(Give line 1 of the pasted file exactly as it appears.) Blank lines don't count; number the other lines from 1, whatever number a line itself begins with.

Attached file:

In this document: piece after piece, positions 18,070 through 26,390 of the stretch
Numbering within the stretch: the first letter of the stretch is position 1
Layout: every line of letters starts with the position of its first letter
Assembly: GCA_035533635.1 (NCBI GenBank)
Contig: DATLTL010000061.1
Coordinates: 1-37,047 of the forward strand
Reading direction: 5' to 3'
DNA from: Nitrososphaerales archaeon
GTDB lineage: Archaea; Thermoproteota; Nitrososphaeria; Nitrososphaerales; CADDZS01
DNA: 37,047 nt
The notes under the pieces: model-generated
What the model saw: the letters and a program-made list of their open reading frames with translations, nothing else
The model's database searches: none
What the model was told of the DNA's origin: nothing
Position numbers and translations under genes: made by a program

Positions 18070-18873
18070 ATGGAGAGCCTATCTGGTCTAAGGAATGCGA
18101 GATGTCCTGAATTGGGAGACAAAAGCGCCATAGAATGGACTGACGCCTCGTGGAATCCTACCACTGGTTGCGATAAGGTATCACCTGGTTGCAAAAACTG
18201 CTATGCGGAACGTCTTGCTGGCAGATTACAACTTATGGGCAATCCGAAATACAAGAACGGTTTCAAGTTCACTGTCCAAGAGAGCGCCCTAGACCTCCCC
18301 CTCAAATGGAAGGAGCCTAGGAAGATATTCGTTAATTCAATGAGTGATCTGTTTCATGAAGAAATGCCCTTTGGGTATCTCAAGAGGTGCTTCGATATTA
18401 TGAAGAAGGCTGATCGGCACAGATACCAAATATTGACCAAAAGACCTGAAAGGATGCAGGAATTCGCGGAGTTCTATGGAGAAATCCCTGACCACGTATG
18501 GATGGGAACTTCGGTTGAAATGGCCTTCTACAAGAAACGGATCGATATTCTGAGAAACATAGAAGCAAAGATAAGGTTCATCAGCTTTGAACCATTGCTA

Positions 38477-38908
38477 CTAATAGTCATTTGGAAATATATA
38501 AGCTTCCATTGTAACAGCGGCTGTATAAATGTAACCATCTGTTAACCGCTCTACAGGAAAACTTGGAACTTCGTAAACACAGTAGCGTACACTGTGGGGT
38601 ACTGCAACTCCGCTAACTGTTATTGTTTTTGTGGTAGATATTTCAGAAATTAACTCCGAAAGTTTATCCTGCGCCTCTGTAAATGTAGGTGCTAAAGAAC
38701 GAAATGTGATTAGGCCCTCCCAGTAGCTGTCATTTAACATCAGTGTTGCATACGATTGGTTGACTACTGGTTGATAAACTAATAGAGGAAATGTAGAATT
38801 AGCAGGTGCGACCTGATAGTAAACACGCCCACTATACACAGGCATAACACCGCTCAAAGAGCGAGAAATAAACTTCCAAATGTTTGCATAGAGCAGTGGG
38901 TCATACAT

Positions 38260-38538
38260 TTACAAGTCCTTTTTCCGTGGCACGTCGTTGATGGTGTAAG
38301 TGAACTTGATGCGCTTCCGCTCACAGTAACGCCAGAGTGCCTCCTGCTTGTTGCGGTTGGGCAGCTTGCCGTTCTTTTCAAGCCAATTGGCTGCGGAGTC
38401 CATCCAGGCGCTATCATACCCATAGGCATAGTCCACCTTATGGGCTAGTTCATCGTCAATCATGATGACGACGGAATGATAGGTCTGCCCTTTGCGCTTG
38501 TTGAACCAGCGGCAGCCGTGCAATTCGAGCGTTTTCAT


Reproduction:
In this document: piece after piece, positions 18,070 through 26,390 of the stretch